The Existential Crisis of the Wait-at-Home Mom

The first generation of Philly women who “opted out” in order to stay home with their kids is now ready for what’s next. Trouble is, opting back in can be pretty scary when you aren’t even sure who you are anymore

THEIR KIDS ARE in school. Their husbands are at work. It’s 10 o’clock on a Friday morning, and these women have nothing they need to do.

[sidebar]Sure, they could be playing tennis. Or organizing the silent auction for the Lower Merion High fund-raiser. Or calling their friends to meet them in a few hours for lunch at Du Jour in Haverford. They aren’t, though.

They’re doing yoga.

But this isn’t their mamas’ yoga. This is serious, sweating, handstanding yoga. This is guy-playing-the-drums-and-­chanting yoga. And the nine women — most in their late 40s — practicing at Jai Yoga on Montgomery Avenue in Narberth aren’t resting in child’s pose. No, they’re bending and twisting and inhaling deep into their abdomens, trying to quiet their troubled minds as they face the front of the dimly lit, caramel-colored studio where two red, glowing Buddhas hang on the wall, staring back at them.

It’s no surprise that they’re thin and coiffed and pedicured, or that they’re sporting ginormous diamond rings, and outfits by the high-end line Beyond Yoga (with its odd but appropriate slogan “I Am Beyond”) that they probably purchased in the boutique downstairs, along with their VitaminWater. Many of them are, after all, stay-at-home-moms on the Main Line, and have been for the past 10 years. Or 15 years. Or 20 years.

They haven’t always been stay-at-home moms, though. They used to be career women, with big degrees and big-paying jobs, 120 percent committed and on their way up. But when kids came along, they decided to give it all up to stay home and raise their families, 120 percent committed to that. Now the kids are pretty much raised, and these women are the only members of their families who are really at home anymore. They’ve become, instead, wait-at-home moms — waiting for the kids to come back from school or soccer practice or their friends’ houses, waiting to cook dinner, waiting to help with college applications, waiting to remind them it’s time to go to bed. Waiting, in essence, to be useful.

They knew this moment was coming — they just didn’t expect it to be such a blow. In fact, a lot of them were looking forward to it, to all the time they’d have to themselves. And they did everything they could think of — planned vacations, joined boards, took watercolor classes, baked for every bake sale they could find. But it wasn’t enough. They weren’t feeling fulfilled. They weren’t feeling like they were contributing. They were starting to feel bored, yes. But they were also starting to feel something they never anticipated back when they decided to stay home with their kids — they were feeling meaningless.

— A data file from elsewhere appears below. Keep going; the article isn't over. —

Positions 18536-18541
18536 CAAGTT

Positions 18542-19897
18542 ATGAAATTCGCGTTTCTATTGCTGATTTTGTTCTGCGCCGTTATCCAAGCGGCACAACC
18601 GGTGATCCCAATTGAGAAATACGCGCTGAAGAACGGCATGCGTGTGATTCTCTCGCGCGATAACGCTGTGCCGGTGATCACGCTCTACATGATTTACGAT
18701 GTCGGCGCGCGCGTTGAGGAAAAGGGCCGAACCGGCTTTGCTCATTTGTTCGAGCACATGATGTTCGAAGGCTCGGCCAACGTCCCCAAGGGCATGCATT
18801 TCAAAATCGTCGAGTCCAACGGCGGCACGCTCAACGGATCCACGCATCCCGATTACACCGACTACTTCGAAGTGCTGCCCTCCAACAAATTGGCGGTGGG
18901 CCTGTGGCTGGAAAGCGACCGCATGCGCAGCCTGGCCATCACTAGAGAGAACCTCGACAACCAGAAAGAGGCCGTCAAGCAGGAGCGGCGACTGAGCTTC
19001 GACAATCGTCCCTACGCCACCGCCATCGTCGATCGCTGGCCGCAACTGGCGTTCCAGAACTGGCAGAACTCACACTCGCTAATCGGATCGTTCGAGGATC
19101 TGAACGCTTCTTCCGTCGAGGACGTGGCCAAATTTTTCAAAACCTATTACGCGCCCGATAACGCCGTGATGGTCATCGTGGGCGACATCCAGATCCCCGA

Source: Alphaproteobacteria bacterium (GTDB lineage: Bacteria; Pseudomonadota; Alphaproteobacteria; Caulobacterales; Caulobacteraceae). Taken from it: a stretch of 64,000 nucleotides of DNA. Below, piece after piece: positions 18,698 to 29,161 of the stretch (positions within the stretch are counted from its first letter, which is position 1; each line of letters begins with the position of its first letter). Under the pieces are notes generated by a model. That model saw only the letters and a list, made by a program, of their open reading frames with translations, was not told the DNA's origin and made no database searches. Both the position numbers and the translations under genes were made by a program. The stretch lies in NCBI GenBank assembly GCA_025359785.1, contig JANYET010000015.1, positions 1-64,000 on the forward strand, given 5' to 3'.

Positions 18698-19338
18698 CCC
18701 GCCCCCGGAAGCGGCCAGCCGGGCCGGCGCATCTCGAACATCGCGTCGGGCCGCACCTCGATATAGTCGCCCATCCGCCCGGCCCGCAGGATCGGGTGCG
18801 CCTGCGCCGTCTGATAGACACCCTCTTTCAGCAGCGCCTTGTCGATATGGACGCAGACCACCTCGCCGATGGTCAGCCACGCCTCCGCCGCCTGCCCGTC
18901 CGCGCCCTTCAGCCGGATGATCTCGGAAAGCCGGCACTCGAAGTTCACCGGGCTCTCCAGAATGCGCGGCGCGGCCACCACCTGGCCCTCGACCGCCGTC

Which is why they’re here, doing yoga on a Friday morning in a room that’s far too warm and has a sign outside it reading, “Quiet voices please, spiritual awakenings in process.” This is why, after class, one student asks if she can jot down the passage the instructor read today from the best-selling book The Secret (and, incidentally, this is probably why The Secret is a best-seller): “Decide what you want to be, do, and have, think the thoughts of it, emit the frequency, and your vision will become your life.”

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  • karen

    Having stayed home with my kids through their middle school and high school years I related to this article. I am glad this situation is being recognized and addressed. I navigated this on my own. I figured out what I wanted, sought out contacts through networking and took a course that led to meeting the person who was instrumental in helping me get my job which I have been at for almost two years. It was a lonely, isolating, scary road to travel. I felt intimidated, old, embarrassed, and hopeless at times. One needs the fortitude to persist. I am so glad I did.

  • Jodi

    My sister did not have the high powered credentials prior to off-ramping. She was still searching for herself then, struggled with post partum depression with her kids as babies, and has now has otped for a career in what I beleive to be some very radical and dangerous new age therapies that have cut her off from my family. She associates us with her former, unhappy self and we are devastated.
    Thank you for writing this article. I think you only scratched the surface at how devastating a problem this is for many women and their families.
    I hope you will do a follow up on this.
    Thanks for the terrific reporting

  • Gretchen